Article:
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Meet Tess Gerritsen

Where: Barnes & Noble, 1741 S. Willow St., Manchester
When: Tuesday, Jan. 6, at 7 p.m.
Contact: 668-5557, barnesandnoble.com, tessgerritsen.com




Science, travel and reading
The inspiration for Die Again: A Rizzoli & Isles Novel

01/01/15
By Kelly Sennott ksennott@hippopress.com



Die Again: A Rizzoli & Isles Novel began in writer Tess Gerritsen’s head when she and her husband were almost leopard lunch during an African safari.

Their tour guide had cautioned them against straying from the jeep — inside, you’re considered part of a large animal, while outside, you’re prey. They were glad for the advice when, part way through the trip, they came across the big cat.
“Our tour guide yelled at us to freeze, and he stared down the leopard, who decided he wasn’t going to attack,” Gerritsen said. “I realized how much we depended on [the tour guide] to keep us alive out there. He actually knew what he was doing. But it made me think, what if he was not who he said he was?”
For instance, what if this man had killed the real ranger, and he was there to take his place?
Gerritsen is often thinking about worst-case scenarios when brainstorming book ideas, and this was the thought that sparked Die Again, which follows Detective Jane Rizzoli and medical examiner Maura Isles as they’re summoned into the wild after a violent killing “worthy of the most ferocious beast,” as described on Gerritsen’s website, “right down to the claw marks on the corpse.” They link the crime to a series of unsolved homicides in wilderness areas across the country and around the world.
Sometimes Gerritsen’s initial ideas make it into the final copy. Sometimes they don’t.
“You get these inspirations, but you never know if your original idea will end up in the book. It’s something that gets the juices running,” Gerritsen said. “Every time I try to write an outline, it always ends up veering away from [the original idea]. My process is just to start writing and see what happens. The characters define where the story is going.”
Traveling is one of Gerritsen’s most sincere pleasures, and she’s often brainstorming during her trips. 
“I think [inspiration] slips in there because I see something that’s interesting when abroad,” Gerritsen said. “Something will spark my imagination. … But I also get a lot of my ideas from reading. Most writers I know are pretty curious people. … What influences my work is seeing characters so developed, so real that you feel as though you could recognize them on the streets. Stephen King, I think, writes the best children.”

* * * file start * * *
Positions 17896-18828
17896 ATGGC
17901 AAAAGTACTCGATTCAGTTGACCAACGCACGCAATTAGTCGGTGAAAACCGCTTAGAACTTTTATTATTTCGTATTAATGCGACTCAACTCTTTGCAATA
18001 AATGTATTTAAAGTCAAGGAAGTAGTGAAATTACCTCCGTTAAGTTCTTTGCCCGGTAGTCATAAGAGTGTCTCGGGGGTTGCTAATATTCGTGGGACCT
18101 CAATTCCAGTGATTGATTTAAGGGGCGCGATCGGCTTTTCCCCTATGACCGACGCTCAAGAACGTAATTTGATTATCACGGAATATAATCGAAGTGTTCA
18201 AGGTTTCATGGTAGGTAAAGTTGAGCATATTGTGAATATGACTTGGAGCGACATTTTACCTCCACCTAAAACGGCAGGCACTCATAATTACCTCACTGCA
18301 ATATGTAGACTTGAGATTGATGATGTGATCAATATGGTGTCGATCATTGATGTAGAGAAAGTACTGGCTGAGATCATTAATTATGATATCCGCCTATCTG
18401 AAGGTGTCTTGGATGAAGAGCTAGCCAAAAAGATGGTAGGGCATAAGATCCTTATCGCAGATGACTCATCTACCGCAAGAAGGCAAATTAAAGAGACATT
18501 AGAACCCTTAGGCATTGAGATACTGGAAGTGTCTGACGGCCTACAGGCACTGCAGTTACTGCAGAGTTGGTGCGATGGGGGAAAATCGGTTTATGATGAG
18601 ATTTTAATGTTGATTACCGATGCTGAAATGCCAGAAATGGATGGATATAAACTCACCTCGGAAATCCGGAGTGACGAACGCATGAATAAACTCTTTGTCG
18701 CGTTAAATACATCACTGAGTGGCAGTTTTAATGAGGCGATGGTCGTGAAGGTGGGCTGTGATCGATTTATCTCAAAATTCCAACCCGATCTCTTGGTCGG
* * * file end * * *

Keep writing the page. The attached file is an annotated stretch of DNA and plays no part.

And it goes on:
Physician readers might also notice her writing is medically inspired; she knows how doctors think because for a long time, she was one. Gerritsen studied medicine at the University of California, San Francisco, where she earned her M.D. and went on to practice in Hawaii.
“I have an understanding of how doctors think. ... My books use a lot of science, and I think that’s where my medical training comes in, too,” she said. “It gives you some stories, but it also broadens the number of topics you can write about. I feel very comfortable writing about science, and I think maybe that’s why I use so much of it in my books, because I have that background.”
It also helps in plot-building. Her characters’ workplace — a hospital — is a natural place for action.
“People go there to have babies, and they go there to die. It’s a very dramatic place to work,” Gerritsen said. 
Gerritsen, who lives in Maine, hasn’t practiced medicine since 1990. While on maternity leave in 1987, she sold her first book and soon after switched to writing and motherhood full time. When her family moved to Maine, she didn’t apply for her license. 
“I always wanted to be a writer. I did practice for five years, but my heart was always in telling stories,” Gerritsen said.
She regularly watches her series-turned-TV show, Rizzoli & Isles, on TNT Drama; it has recently been renewed for a sixth season. She can’t pinpoint exactly why the show and books have done so well, but she has a guess.
“At the time it had been picked up for a series, it was one of the few TV shows that had a double female lead team. I think that was fun for women viewers in particular, to see two women professionals working in a demanding field, backing each other up,” she said. 
 
As seen in the January 1, 2015 issue of the Hippo.





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